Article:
There are run-of-the-mill hand-me-downs—flannel shirts, worn winter coats (as the youngest of five, they were fairly tattered), sneakers, clip-on bowties—and then there’s the gold. The centerpiece in this 1971 photo of my roll-top desk—a gem in its own right, and I’ve no idea whether it’s a legit antique or a knock-off that caught my parents’ eyes at a rummage sale, but even though the rolling feature was busted, there were about 20 nooks and crannies, perfect for hiding nickel bags and other contraband—is obviously the skull. Fake, of course, probably a prize won at Coney Island in 1954, or the local Fireman’s Fair in Huntington, but as a 16-year-old I thought it was really, really cool, as did pals who hung out in my bedroom. I used the skull to stash my dosh—earned by shoveling snow, mowing lawns, babysitting, and feeding the neighbor’s cat—and nothing else. I’m sure I inherited it when my fourth-oldest brother Gary went off to the University of New Hampshire in 1968, so I had it for a number of years. Unlike most of my stuff, the skull traveled with me to college in Baltimore in 1973, and I can’t remember when it was shattered during one of my 15 or so moves during the 70s, so I’m glad I still have this pic.
Behind the skull is a stale cigar that my oldest brother gave me after my first niece’s birth in 1967—I was 11, thrilled, and for about three weeks after Traie’s arrival, when I got off at my LaRue Dr. bus stop from junior high, a bunch of friends would mock-sing, “Goodbye, Uncle Rusty”—and it’s possible that the stogie remains stored in a box down in our basement. I’ve never been much for cigars, and can’t imagine what it would taste like all these decades later. At the right, there’s a cigar box and who can tell what brand, with just the first three letters showing, that overflowed with God knows what. There’s a small detail of what I surmise is an issue of The Crux, an underground newspaper I contributed to in high school, a mimeographed number that came out, no surprise, whenever we got around to it. Why I kept those ugly Campbell Soup mugs is a mystery, since I disliked the soup—save the chicken noodle—but not everything passes the muster of time. At least I kept a baseball—from Little League, certainly not a foul ball I caught at a big-league ballpark, since that’s never happened, and yes, I’m bitter about that fact—to top one of them off.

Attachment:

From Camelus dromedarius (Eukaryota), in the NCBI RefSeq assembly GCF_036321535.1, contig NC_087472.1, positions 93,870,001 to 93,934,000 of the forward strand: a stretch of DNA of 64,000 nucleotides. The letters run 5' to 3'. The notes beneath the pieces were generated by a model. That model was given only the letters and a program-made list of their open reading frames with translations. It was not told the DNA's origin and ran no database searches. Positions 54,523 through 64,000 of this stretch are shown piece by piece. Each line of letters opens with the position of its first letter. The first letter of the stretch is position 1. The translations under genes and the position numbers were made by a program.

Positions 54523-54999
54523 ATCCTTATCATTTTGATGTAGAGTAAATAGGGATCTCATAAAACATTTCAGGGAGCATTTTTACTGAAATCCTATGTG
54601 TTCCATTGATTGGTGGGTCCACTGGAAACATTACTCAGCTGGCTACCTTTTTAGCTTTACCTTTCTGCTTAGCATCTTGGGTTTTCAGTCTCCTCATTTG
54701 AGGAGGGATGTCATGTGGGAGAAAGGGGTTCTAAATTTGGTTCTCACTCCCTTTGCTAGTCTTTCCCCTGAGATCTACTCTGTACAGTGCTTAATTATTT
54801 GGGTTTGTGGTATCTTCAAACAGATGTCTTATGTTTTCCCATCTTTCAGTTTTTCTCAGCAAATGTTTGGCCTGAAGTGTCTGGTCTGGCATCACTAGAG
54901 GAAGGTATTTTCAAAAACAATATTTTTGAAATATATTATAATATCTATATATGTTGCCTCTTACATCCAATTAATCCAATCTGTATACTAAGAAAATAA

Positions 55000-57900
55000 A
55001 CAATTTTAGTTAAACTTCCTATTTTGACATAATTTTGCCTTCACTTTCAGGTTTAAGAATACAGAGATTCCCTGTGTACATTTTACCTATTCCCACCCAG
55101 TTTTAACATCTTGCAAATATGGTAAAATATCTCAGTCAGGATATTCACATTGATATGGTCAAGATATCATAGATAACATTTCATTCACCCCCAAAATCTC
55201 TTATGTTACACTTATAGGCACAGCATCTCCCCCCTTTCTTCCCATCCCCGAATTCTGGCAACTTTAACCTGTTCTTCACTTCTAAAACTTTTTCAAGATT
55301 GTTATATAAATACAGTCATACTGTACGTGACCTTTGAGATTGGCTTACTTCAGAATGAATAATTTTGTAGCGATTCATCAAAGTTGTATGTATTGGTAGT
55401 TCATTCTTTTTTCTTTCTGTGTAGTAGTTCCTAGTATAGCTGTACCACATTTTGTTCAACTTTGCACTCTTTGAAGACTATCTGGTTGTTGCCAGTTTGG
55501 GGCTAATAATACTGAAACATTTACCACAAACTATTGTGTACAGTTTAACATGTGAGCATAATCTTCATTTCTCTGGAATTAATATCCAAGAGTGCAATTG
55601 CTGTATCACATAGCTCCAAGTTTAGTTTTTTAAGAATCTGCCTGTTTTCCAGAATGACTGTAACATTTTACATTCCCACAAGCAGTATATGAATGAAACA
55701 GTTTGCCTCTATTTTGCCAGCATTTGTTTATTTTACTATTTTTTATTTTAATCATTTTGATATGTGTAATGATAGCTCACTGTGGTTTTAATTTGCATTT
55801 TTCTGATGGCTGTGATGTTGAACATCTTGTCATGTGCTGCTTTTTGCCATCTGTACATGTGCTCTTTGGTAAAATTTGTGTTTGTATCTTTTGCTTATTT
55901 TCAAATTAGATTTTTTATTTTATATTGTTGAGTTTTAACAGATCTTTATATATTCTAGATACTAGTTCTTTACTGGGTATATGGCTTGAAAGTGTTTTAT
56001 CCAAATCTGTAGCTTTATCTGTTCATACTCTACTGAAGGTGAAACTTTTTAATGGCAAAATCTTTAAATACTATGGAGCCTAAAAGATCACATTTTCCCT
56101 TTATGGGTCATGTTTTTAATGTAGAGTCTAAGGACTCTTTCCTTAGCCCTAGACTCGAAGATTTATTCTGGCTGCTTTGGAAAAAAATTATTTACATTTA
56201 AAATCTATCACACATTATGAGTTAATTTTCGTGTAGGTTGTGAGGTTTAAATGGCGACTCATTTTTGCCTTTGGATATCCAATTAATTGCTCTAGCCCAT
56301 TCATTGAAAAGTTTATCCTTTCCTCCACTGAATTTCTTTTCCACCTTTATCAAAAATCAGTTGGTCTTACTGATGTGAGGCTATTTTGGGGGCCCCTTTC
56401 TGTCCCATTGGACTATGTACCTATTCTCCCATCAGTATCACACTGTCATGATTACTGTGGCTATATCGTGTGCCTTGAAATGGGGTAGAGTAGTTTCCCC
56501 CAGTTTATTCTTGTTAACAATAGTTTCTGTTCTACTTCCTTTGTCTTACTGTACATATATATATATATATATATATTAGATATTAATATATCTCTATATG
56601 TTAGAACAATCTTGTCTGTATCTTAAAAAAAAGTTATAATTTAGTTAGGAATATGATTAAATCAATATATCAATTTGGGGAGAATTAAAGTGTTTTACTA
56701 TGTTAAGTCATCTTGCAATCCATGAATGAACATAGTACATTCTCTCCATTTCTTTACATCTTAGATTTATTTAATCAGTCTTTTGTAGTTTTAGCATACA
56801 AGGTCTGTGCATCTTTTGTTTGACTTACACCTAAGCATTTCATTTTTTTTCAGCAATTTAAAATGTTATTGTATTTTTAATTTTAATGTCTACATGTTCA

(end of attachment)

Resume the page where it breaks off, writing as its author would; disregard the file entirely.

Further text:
I see a roll of undeveloped film, undoubtedly from the cheapo camera that was used for this very photo, and near the window, under the exceedingly ugly (and always dirty) pale yellow Venetian blinds, is a gray beer stein, with a glass bottom, that Gary gave me after his trip to Germany in ’67, one of several souvenirs he brought home that summer. Today, when I think back to it, even more important was the music news he returned with: the formation of Traffic, co-fronted by Steve Winwood, whose impossibly soulful teenage voice with the Spencer Davis Group, was chilling. Way before the term “blue-eyed soul” was used to describe lesser vocalists, like Robert Palmer or Daryl Hall.
And, thinking of souvenirs, next to the cigar poking out of a container, is a tiny sword from Spain that my parents brought back for me after a two-week trip they took to Europe in ’65 or so. It could’ve been an airport number, but I doubt it, since that wasn’t my mom’s style, but I liked it a lot. My parents weren’t world-travelers, but they did get around, since my mother’s vocation at the time was writing jingles, slogans, and short essays for contests that big companies sponsored—sweepstakes robbed that lucrative profession from mom in the late-60s, but she had a serious run. Several tours of Europe, a trip to Mexico, and a number of forays to the Caribbean, as well as a 1960 fire-engine red Valiant, and over 1,000 other prizes of varying value, many of which would end up under the Christmas tree each year. Dec. 25th was very kind to the Smith boys.
I might not recall the exact year of that European trip—my dad was very annoyed that in Germany people assumed he was a native, pronouncing his last name “Schmidt”—but man alive, did my brothers and I have a ball while they were away. I think it was Jeff who was in charge of the cash allotted for sustenance in their absence, and he didn’t scrimp: instead of Swanson TV dinners, franks and beans, pot roast, and frozen salmon croquettes, we had pies from Village Pizza every other night, deli sandwiches, sixers of Coke or Pepsi instead of generic cola, Dad’s Root Beer, Wise potato chips—when they were tops, slightly burnt and salty—Hershey bars, Schlitz beer for the older boys, Carvel cones, and bags of burgers from the local McDonald’s. My parents returned, jet-lagged, and didn’t ask a single question about how the money was spent. Just like heaven.
—Follow Russ Smith on Twitter: @MUGGER1955